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Sports Promotion through Ajay Maken's Sports Bill

Various sports are being promoted by various regimes since ages. The question of transparency and accountability is also not new either. The misuse of technical innovations in pharmaceutical sector for new drugs is visible in various sport competitions. The desire to win has passed all barriers of ethics and real spirit of sportsmanship. Also, reforms have been impeded by politicization of sports in India where most of the sports committees are headed by the politicians who have very little experience in that area and who understand very little about the need of sports persons.

Union Minister of sports and youth affairs, Ajay Maken prepared a draft National Sports (Development) Bill 2011 aka sports bill with the aim to bring transparency and accountability in the functioning of National Sports Federations(NSF). He did not anticipate that the sailing of this bill will be tough through the cabinet and thought to pass the bill in this monsoon session only. However, the presence of various cabinet ministers who are heading various sports committees at national and regional level made it difficult for the cabinet to decide in this bill's favour. However, the support of Prime Minister Manmohan Singh and Finance Minister Pranab Mukherjee saved the day for Ajay Maken by giving him another opportunity to redraft the bill after accommodating the suggestions given by his cabinet colleagues.

The question arises as to what made it difficult for this bill to get cabinet approval? Which clauses of this bill faced opposition and why? Is government serious about reforming the sports? Can various ministers think beyond their vested interests and promote accountability and transparency in sports?

A closer look at the clauses of this bill will bring forth the reasons behind the opposition of this bill. There is the age limit suggested in this bill for heading any sports committee in India. The age limit is set at 70 years that is not met by most of the cabinet ministers who are heading national and state level committees as on today. This bill seeks to restrict the tenure of any office bearer to maximum 12 years i.e. 3 terms and this bill will make it compulsory for sports federations to reserve 25% of seats to sportspersons in the controlling committee/board. Also, this bill seeks to bring Board of Control for Cricket in India (BCCI) under the purview of Right to Information Act(RTI). The cabinet ministers who are opposing this bill include Minister of New and Renewable Energy Farooq Abdullah who is heading the cricket association of J&K, Sharad Pawar who is President of ICC, Praful Patel who heads 'All India Football Federation', C.P. Joshi who heads Rajasthan Cricket Association, Arun Jaitley who heads New Delhi & District cricket association.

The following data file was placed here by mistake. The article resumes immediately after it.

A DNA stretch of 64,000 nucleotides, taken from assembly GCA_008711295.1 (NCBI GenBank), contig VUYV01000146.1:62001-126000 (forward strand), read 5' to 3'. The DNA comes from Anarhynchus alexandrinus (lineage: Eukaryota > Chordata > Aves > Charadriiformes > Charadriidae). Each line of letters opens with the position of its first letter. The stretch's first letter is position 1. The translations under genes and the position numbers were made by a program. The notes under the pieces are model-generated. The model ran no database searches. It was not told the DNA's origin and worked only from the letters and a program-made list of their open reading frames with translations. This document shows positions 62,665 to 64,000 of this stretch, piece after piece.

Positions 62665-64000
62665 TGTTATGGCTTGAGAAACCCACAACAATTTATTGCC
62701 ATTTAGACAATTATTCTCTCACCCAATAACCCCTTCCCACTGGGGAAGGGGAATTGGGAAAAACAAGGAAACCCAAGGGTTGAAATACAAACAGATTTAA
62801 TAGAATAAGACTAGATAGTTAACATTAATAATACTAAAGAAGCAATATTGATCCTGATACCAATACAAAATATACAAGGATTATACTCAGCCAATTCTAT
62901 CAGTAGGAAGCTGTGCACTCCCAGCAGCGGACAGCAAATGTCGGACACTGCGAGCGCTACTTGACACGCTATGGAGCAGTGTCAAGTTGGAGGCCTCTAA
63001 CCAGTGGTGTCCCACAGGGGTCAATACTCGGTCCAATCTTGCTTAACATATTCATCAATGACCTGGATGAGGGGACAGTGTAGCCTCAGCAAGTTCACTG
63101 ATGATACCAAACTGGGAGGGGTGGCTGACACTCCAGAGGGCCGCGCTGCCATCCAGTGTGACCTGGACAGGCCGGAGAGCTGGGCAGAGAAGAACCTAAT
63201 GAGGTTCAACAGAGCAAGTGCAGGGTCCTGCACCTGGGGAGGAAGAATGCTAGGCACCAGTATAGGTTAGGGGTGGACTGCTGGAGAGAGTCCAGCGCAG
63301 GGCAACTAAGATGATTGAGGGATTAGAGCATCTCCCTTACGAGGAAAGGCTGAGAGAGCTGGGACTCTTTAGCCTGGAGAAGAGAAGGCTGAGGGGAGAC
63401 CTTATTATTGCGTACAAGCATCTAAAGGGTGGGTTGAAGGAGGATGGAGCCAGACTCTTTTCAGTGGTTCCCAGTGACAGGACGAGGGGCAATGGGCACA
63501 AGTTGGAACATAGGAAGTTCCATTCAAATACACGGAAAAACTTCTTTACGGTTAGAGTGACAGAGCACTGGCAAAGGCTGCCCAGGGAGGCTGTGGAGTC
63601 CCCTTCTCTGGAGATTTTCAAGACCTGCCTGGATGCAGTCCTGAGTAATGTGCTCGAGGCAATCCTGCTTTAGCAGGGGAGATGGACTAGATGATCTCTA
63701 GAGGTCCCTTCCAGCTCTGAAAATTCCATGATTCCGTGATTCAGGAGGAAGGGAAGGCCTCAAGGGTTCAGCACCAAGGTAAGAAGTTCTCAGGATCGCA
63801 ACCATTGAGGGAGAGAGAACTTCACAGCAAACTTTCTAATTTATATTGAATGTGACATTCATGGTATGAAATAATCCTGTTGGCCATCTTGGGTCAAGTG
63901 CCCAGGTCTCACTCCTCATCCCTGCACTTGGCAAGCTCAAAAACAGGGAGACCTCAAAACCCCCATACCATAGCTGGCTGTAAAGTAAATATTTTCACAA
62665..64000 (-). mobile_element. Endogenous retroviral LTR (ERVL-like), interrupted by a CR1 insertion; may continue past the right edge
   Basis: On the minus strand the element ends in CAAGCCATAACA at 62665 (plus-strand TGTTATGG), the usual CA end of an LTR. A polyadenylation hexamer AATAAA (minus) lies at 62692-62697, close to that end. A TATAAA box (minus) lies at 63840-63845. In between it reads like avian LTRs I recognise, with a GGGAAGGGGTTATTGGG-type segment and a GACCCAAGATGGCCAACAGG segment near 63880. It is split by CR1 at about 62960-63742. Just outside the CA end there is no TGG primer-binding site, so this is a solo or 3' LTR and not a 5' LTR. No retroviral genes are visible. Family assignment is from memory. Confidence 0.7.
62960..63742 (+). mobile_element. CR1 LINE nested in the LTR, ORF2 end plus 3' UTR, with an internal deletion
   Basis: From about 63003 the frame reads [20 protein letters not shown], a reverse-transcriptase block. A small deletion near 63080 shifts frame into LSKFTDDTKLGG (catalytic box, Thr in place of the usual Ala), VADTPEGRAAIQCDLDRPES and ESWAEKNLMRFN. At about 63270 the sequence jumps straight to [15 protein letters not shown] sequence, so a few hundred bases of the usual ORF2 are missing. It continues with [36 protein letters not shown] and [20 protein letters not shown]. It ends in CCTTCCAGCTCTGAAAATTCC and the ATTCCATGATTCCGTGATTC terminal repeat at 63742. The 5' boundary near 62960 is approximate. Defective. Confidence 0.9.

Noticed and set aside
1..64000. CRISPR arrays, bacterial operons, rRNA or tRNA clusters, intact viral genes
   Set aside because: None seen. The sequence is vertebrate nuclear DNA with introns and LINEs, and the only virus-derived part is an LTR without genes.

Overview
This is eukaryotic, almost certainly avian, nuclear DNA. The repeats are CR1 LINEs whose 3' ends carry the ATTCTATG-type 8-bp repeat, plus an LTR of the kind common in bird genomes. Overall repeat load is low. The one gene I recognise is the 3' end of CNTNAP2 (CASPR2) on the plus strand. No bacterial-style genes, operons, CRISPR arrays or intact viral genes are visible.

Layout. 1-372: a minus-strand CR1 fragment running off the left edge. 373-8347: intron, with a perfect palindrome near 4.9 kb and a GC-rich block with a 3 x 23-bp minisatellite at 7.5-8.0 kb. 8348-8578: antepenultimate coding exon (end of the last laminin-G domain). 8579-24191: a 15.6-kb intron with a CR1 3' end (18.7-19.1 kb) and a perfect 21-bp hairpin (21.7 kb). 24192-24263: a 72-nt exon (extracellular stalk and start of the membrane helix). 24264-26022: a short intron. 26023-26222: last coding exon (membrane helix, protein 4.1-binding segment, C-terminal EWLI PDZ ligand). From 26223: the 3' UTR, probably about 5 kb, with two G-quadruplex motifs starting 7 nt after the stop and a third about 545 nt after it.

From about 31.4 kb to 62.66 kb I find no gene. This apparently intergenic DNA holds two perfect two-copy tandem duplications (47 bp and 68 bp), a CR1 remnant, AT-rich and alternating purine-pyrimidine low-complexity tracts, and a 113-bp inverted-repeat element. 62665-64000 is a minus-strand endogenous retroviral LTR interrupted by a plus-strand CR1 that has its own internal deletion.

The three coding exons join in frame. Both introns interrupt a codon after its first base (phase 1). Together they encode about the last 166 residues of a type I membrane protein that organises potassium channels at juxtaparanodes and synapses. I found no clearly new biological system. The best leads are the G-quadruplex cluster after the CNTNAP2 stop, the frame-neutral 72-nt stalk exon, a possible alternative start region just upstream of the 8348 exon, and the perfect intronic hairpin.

The passing of this bill will show the exit door to many of the cabinet ministers from sports federations and this is the cause of concern for them. The enforcement of vested interests of senior ministers is restricting the badly needed reforms in sports. Even after the support of Prime Minister and Finance Minister, Ajay Maken's bill has faced tough times to get the nod of the cabinet that made it difficult for this bill to pass in the monsoon session of 2011. This raises serious questions about the intention of the politicians to look beyond their vested self-interest and reform National Sports Federations. The poor performance of these federations can be attributed to the stubbornness of politicians to change their mind set and restricting sportspersons from taking part in the decision making independently which can change the face of the sporting bodies in the country.

To conclude, the sports can be promoted only if it can be detached from the politics and give way to deserving candidates in the sports federations who understand the sport and are enthusiastic about it beyond their vested interests. The sports federations should be accountable to public, parliament etc. and transparent in its functioning.

- Rishabh Jain